For comparison, Exxon Mobil has iirc the biggest gas reserves among independent oil companies, at about 51 trillion cu ft.
The kingdom's own reserve estimate comes in a whole Exxon Mobil's-worth lower, at 234tr cu ft.
But wait! Aramco has a separate, lower figure: 186tr cu ft, another Exxon Mobil below the government number.
A load of that gas will never be sold. Instead it will be flared off, or pumped back underground to drive out more crude, or burned as fuel onsite, or simply lost to leakage because it costs too much to recover.
It's currently no. 7 after the EU, U.S., Russia, China, Canada, and Japan. It should overtake Japan in a year or two.
40% of middle eastern gas reserves are held by Iran. Qatar has another third. Riyadh is on a near-war footing with both
It has the biggest exploration budget of oil majors after PetroChina and ONGC. Most of that is now going to gas.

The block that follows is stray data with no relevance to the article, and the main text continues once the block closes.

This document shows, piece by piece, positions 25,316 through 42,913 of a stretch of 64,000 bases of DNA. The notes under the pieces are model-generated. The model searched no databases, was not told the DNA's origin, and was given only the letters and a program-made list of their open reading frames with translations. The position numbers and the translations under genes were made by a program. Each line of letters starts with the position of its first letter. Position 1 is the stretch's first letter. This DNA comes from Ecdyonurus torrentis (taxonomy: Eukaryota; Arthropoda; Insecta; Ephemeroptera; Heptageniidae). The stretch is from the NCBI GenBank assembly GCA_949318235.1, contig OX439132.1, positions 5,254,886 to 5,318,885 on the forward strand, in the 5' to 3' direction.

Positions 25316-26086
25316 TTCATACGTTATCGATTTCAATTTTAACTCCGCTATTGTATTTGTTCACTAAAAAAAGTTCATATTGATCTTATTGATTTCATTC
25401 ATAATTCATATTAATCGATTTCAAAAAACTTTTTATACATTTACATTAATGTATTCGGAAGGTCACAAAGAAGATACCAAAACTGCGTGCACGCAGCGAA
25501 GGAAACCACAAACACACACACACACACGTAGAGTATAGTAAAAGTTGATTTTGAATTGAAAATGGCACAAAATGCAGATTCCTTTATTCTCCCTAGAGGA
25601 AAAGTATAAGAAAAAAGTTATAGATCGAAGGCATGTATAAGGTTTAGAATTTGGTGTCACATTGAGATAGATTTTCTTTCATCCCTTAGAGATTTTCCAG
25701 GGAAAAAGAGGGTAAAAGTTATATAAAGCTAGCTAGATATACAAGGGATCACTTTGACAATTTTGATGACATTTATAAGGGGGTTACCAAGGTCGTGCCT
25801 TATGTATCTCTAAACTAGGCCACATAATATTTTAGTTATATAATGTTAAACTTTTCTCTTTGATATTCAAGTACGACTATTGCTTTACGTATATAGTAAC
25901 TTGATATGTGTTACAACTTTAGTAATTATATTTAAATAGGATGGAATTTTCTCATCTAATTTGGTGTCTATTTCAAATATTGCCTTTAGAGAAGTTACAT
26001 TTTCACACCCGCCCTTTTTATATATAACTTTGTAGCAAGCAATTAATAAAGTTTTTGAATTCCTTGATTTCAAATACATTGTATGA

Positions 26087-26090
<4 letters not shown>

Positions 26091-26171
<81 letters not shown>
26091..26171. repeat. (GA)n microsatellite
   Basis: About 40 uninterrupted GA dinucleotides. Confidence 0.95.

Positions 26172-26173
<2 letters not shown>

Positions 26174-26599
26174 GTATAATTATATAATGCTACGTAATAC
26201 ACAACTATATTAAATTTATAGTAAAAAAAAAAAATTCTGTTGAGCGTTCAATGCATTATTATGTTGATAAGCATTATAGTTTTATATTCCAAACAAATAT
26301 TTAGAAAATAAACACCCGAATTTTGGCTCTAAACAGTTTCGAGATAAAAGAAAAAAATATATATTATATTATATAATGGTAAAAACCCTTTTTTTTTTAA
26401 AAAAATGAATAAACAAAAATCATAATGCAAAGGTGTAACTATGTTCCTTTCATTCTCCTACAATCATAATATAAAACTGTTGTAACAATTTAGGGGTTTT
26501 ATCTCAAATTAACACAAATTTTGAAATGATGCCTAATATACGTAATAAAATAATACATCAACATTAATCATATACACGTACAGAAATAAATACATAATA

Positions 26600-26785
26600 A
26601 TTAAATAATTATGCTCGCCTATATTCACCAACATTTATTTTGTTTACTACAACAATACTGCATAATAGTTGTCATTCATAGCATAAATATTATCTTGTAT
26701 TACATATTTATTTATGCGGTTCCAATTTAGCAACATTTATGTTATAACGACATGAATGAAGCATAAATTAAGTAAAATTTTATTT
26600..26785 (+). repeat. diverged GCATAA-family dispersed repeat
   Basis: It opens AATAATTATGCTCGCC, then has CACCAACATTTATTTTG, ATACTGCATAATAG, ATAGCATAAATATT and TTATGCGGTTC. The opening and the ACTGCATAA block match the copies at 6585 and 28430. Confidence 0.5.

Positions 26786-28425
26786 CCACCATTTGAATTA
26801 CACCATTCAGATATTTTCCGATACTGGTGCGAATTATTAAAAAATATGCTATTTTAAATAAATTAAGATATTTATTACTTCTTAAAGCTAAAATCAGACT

But exploring and developing gas -- especially the sort of offshore and unconventional pure-play gasfields that Aramco wants to develop -- is much more expensive than just sticking another derrick in its giant Ghawar oilfield.
Most of the gap between the 283tr cu ft and 234tr cu ft figures is probably natural gas liquids.
So it doesn't affect the supply-demand balance for natural gas outlined above.
Add in the four other main oilfields and you're at about 46% of gas reserves as so-called associated gas, mixed in with crude.